Making Ethical Decisions in a Fallen World
So far we have been talking as if we have the ability to follow God’s rules, to seek the outcomes God seeks, to become the kind of characters God wants us to become. But usually we fall far short of that ability. We may not have the power or position to do the right thing. We may lack the courage. We may be tripped up by our own ungodly desires, attitudes, fears, relationships and other factors
Sometimes we lack not only the ability, but even the knowledge needed to do right. It may not be clear what God’s rules are when it comes to warfare or bioethics, for example. We may not know which outcome God desires when the alternatives are working as a prostitute or watching your children go hungry. We may not be able to picture the kind of character Jesus wants us to be in a workplace where people seem to be either competent and mean-spirited, or inept and kindly.
In most situations in work and life, we simply can’t reach a perfect solution. Often we face a choice not between the better and the best, but between the bad and the worse. Nonetheless, God is still with us. A Christian ethical approach does not condemn us to failure if we cannot attain perfection. Instead, it gives us resources to do the best we can or at least just to do better than we would otherwise. In a corrupt system, there may be little we can do to make a real difference. Even so, the Bible gives us a picture of the way God intends things to be, even if we cannot get there any time soon. This is meant to be a cause for hope, not guilt. God chose to enter human life — in the person of Jesus — in the midst of a corrupt regime. He suffered the worst consequences of it, but emerged victorious by God’s grace. We can expect the same as Jesus’ followers. “Indeed, God did not send the Son into the world to condemn the world, but in order that the world might be saved through him” (John 3:17).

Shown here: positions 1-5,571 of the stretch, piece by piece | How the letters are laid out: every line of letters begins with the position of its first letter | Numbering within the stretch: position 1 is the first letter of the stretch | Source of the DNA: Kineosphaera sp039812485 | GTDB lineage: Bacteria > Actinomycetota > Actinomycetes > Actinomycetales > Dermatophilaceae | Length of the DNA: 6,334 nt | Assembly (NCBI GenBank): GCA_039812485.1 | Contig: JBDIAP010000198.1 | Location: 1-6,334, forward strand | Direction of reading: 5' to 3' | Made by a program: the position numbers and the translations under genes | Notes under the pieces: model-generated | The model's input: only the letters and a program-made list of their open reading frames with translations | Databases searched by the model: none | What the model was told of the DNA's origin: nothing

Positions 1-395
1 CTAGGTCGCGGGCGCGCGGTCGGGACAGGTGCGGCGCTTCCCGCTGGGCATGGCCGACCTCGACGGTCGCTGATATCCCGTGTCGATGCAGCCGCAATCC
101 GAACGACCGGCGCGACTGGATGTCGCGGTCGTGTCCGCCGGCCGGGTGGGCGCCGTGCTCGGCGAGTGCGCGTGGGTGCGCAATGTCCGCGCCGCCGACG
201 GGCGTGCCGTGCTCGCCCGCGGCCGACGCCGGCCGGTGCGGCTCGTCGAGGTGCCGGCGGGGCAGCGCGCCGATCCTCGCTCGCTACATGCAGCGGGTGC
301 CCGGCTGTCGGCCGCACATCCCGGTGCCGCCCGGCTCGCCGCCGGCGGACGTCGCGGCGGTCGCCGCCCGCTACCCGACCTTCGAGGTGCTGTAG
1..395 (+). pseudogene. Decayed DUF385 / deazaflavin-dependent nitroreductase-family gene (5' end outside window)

In the end it all comes down to grace. God’s grace may make it clear to us what the right thing is. God’s grace may make us able to do what we know is right. Even if we fail, God’s grace can forgive us and make it possible for us to try again.
The fallenness of the world is one of the most important reasons we think the character approach is so important. We may not be able to obey all God’s rules or desire all the outcomes God desires. But by God’s grace, we can practice doing something better today than we did yesterday. If we do nothing but tell the truth once today when we would have lied yesterday, our character has become slightly more like God intends. A lifetime of growing ethically better, bit by bit, makes a real difference.